We've discussed at work about how great it would be to have a convenient way to share aliases with each other, synchronise them between machines and overall just have a nice way to manage them. I've been meaning to post my .bash_aliases file on my blog for a while as a way for me to manage them but now I've found the ultimate online service for managing your aliases.
Bit of an nuisance this one and it only crept up in the last few weeks. Turned out to be FileZilla which was the culprit.
I've just spent some time installing and configuring Gitlab on my local dev server and to be honest I love it but I did have one small issue along the way.
It seems this is a common problem with an easy fix.
sudo apt-get remove --purge resolvconf sudo /etc/init.d/networking restart
At home we have quite a large collection of movies that have been collaborated over the years and are all stored on a central server. Every movie is stored in a unique folder along with some backdrop images and a xml file which stores information such as the movie title, description, production year and our own custom reviews. I wrote a C# application which allowed everybody to view all of this information easily and everything works well. But it didn't seem very helpful having a nice list of all the movies and their data unless you could view them in a newest to oldest order.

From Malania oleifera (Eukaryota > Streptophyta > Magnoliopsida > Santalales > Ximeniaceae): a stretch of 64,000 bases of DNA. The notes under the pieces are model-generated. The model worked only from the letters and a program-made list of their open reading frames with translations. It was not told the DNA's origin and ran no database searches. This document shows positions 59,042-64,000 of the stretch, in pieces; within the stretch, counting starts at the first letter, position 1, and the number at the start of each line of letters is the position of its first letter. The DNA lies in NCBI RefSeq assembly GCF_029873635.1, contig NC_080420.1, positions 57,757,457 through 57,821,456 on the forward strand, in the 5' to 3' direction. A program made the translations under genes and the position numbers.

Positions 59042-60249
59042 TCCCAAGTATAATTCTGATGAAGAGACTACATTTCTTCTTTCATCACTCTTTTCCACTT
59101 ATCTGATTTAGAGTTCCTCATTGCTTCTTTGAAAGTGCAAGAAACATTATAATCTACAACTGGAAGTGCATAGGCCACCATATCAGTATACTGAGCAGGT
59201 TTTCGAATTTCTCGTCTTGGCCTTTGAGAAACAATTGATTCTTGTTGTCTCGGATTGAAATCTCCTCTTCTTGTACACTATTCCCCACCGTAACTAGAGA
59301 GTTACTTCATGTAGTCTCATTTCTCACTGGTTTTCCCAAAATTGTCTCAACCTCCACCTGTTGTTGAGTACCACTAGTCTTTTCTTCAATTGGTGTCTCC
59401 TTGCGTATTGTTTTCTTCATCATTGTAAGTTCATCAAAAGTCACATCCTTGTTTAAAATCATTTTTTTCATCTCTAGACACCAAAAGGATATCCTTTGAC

Well I made the mistake of leaving an SSH session logged in at home and then when I came back to my laptop to shut it down I typed "sudo halt" and then realised I was still on the server and everyone who was accessing the server was kicked off.
Not so much fun and a bit of a ammeter mistake, my solution was to change the colour of my terminal login prompt when in a ssh session. I tend to ssh into my home server quite a lot so I have an alias in my .bashrc file. Your .bashrc file is run when you login.
A few weeks ago a friend bought a new Toshiba NB300 laptop running Windows 7 Starter. He had bought it mainly to run Windows but decided with there been so much hardrive space (250GB) he may as well install Ubuntu and Windows side by side. We decided to give the netbook remix of Ubunut 10.04 a test drive of a live USB drive and after a quick play we decided we liked the slick user interface and to go ahead with the installation.